When I was barely a teenager, I bought a WWII German helmet at a flea market. I paid $10 for it and it was in very good condition. It still had the leather liner and the soldier’s name inscribed on it. The man who sold it to me told me he had gotten it from the American veteran who had personally killed its original owner. Unfortunately, the helmet got lost over time. In Israel, we used it as a charity box. The tragedy of WWII was so immense, and on so many levels, that it has always held a fascination for me.
I just finished reading “Adolf Hitler” by John Toland. I found it riveting and I could hardly put it down, though I had to skip over some parts that dealt with the slaughter of Jews. The book is about 900 pages long so there will be no comprehensive review here. But there are a few points I wanted to make regarding it.
Firstly I strongly recommend that Irish Savant read it, for he expressed some confusion recently in one of his posts. I’ll admit to being confused myself. As a matter of fact, many Germans – and even Nazis – were confused during WWII. It should be no surprise, to anybody familiar with human nature, that not all Nazis were in favor of “The Final Solution”, that many within the National Socialist Party simply wanted to relocate the Jews, that even many of those who did want to physically eliminate the Jews were determined to do so as painlessly as possible. There were explicit orders to avoid unnecessary suffering. As can be imagined, there were many legal grey areas. Old laws against murder were still in place and Hitler’s ascent to absolute dictator was a gradual one. By the time he had achieved complete power, more and more people within his own party (and especially generals) recognized that he was growing increasingly mad.
What kind of individual would seek out a position in which he presides over the snuffing out of human life? Certainly not the most sensitive, moral or upstanding of citizens. It should therefore come as no surprise that gangs of sadistic sociopaths flocked to concentration camps. Even if their job was not to murder as many people as possible, they ruled over masses of powerless subjects and there was very little to stop them from doing as they pleased.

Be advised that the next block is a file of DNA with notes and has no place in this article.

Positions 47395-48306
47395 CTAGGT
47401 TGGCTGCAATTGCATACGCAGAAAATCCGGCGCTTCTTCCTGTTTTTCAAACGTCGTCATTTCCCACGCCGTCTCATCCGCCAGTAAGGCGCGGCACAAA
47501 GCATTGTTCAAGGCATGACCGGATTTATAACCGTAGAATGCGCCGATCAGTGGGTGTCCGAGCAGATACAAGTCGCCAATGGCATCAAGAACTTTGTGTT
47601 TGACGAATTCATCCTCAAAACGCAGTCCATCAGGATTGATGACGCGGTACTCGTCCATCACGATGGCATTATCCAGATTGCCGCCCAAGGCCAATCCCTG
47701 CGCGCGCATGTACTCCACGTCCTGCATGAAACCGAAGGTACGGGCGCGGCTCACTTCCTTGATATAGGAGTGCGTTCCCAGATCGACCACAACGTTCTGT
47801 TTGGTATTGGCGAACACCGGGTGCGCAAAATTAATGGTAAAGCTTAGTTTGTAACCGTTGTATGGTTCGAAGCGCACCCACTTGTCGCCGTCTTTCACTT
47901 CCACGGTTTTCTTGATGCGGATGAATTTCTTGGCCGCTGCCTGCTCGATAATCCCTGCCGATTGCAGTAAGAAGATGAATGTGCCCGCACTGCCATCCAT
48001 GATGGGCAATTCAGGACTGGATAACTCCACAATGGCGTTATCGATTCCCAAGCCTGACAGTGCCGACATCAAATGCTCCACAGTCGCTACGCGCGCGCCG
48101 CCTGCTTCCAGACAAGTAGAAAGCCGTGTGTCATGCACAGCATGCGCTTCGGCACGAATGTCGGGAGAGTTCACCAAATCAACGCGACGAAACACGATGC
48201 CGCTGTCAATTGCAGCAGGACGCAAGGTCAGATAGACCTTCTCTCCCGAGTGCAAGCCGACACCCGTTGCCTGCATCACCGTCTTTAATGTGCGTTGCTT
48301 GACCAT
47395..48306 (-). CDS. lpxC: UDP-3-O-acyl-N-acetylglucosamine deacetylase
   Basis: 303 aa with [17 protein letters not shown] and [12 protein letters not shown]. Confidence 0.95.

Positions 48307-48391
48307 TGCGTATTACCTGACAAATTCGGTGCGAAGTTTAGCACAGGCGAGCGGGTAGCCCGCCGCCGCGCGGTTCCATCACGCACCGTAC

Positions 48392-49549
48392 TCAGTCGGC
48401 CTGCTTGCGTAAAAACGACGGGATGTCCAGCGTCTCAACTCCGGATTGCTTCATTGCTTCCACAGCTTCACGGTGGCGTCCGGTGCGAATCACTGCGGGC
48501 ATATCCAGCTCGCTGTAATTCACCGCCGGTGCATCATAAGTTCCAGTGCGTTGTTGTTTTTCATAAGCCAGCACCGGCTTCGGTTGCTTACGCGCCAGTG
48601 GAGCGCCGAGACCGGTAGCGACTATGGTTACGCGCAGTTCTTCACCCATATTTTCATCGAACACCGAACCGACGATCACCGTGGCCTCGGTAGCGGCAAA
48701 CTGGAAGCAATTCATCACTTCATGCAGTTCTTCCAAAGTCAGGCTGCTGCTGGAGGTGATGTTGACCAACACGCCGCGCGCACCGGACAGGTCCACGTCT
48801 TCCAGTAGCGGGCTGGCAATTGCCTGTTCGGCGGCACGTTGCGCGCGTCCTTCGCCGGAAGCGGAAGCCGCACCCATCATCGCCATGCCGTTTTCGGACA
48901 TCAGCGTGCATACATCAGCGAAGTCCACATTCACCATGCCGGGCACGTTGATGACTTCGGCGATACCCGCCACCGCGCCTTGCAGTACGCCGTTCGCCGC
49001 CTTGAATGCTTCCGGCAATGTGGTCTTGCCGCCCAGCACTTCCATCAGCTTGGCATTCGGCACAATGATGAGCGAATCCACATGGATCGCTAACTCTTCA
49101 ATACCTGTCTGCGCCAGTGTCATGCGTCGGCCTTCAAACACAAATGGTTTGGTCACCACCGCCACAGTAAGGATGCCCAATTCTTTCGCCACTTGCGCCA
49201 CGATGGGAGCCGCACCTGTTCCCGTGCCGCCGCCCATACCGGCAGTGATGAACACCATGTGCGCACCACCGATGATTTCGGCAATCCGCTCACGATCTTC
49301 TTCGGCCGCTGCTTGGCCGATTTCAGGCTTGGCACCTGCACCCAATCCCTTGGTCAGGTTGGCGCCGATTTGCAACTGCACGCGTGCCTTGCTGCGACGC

One person who stood in their way was S.S. judge Georg Morgen. Using the German judicial system, he was able to prosecute several war criminals during the war. If we bear in mind that, even during the height of Nazi power, not all of Germany was a black hole of evil, that not all Germans were complicit in murder – that not even all Nazis were blood-thirsty demons – then we should not be so surprised by phenomena such as Morgen.
The War is, in some respects, not over yet. Bodies, from the last few months of that horrific conflict, are still being dug up and identified. Funerals for the dead are still being held. One of the many tragedies of that era is the lot of the tens of thousands of soldiers, on all sides, who were fully aware that the outcome of the war was already determined. Those thousands of German soldiers, who died in the outskirts of Berlin in 1945, knew they were dying for a lost cause. The Americans, and British, who died during the Battle of the Bulge, knew that they were dying for a war that was already won. Many of the Soviet soldiers must have realized they were dying to protect a regime that was no better than that of the Nazis – and that they, too, were dying in a war whose outcome was already determined.
The soldiers who lost their lives, whether German, Russian, American, English or French, all ended up on the same side in the end. Most of those soldiers had no choice but to fight. Refusal was not much of an option. To quote Germany’s corpse hunter, Erwin Kowalke:
When it comes to reburial, he believes even the smallest details are of paramount importance. “If I overlook something,” he stresses, “no one else can make up for that. It’s gone forever.” And it doesn’t matter to him if the person who he recovers is German or Russian, a member of the SS or the Red Army. “After death, we are all the same,” Kowalke says. “I might not know the poor guy. But God knows and loves them all.”